“Pro-Hassan Rouhani Iranian editor defects while covering nuclear talks in Lausanne,” by Ahmed Vahdat and Richard Spencer, the Telegraph, March 27, 2015:
Amir Hossein Motaghi, who managed public relations for Mr Rouhani during his 2013 election campaign, was said by Iranian news agencies to have quit his job at the Iran Student Correspondents Association (ISCA).
He then appeared on an opposition television channel based in London to say he no longer saw any “sense” in his profession as a journalist as he could only write what he was told.
“There are a number of people attending on the Iranian side at the negotiations who are said to be journalists reporting on the negotiations,” he told Irane Farda television. “But they are not journalists and their main job is to make sure that all the news fed back to Iran goes through their channels.
“My conscience would not allow me to carry out my profession in this manner any more.” Mr Mottaghi was a journalist and commentator who went on to use social media successfully to promote Mr Rouhani to a youthful audience that overwhelmingly elected him to power.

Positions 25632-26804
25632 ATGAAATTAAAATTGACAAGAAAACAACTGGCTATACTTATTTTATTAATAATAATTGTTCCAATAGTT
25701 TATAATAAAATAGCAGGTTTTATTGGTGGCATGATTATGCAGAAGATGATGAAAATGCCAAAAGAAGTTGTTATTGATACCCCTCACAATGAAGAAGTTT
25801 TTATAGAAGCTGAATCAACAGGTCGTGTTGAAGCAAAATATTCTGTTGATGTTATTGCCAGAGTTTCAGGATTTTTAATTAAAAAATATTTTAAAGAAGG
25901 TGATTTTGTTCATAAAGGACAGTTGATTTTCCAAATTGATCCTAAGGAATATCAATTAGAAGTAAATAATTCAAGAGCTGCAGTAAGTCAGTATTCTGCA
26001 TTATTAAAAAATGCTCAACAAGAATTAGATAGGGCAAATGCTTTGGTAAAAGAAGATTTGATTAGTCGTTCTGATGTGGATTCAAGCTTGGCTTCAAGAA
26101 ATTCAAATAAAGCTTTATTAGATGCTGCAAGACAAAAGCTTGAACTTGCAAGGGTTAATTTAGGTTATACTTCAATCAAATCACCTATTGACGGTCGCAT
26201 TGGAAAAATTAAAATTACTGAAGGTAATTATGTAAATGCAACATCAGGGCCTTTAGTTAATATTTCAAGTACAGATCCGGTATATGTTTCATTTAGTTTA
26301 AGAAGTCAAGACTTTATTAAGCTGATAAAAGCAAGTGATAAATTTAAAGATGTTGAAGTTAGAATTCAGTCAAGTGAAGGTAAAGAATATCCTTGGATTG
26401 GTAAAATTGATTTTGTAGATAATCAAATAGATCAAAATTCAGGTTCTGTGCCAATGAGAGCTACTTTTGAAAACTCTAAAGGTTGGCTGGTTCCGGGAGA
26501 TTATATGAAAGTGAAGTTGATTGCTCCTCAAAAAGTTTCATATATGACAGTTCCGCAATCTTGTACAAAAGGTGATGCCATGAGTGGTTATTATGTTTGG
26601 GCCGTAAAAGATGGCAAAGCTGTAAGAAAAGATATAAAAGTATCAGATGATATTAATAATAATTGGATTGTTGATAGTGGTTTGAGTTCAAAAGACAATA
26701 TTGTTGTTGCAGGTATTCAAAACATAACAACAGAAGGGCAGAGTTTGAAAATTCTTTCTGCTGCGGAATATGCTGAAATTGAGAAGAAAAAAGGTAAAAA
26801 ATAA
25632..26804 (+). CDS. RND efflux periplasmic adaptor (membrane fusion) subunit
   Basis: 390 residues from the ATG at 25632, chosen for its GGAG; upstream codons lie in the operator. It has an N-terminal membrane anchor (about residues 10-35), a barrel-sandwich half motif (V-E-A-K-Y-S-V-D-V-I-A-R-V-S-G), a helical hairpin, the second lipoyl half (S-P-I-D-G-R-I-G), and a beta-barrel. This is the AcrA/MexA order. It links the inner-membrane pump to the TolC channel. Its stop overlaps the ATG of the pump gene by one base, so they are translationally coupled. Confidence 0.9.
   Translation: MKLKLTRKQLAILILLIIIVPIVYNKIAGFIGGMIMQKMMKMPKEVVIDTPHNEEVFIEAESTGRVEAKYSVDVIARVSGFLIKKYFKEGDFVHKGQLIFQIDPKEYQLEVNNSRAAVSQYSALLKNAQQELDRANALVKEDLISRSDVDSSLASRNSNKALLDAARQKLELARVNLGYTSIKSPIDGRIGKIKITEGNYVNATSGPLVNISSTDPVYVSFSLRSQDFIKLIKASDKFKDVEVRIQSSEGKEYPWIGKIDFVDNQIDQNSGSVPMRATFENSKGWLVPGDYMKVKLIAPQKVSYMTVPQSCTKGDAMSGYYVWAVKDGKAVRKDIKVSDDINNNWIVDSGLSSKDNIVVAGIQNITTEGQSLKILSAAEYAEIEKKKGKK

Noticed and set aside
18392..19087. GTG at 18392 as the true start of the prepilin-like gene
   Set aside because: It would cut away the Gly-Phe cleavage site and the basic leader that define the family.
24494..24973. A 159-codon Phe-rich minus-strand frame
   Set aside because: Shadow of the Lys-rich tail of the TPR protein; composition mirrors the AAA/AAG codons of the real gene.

But he was also subject to the bitter internal arguments within the Iranian regime. One news website claimed he had been forced in to report to the ministry of intelligence weekly, and that he had been tipped off that he might be subject to arrest had he returned to Tehran.
He is said to have been a friend of Jason Rezaian, the Iranian-American reporter for the Washington Post who has been detained in Tehran, and to have campaigned privately for his release.
ISCA, which has come under fire from regime hardliners critical of Mr Rouhani, issued a statement denying that Mr Motaghi was in Lausanne to report for it.
“Amir Hossein Motaghi had terminated his contribution to ISCA and this news agency has not had any reporter at the nuclear talks, except for a photojournalist”, it said.
However, critics said Mr Mottaghi was “prey of the exiled counter-revolutionaries” and had gone to Lausanne with the sole purpose of seeking refugee status in Switzerland.
In his television interview, Mr Mottaghi also gave succour to western critics of the proposed nuclear deal, which has seen the White House pursue a more conciliatory line with Tehran than some of America’s European allies in the negotiating team, comprising the five permanent members of the UN security council and Germany.
“The US negotiating team are mainly there to speak on Iran’s behalf with other members of the 5+1 countries and convince them of a deal,” he said.
Courtesy of Pamela Geller.
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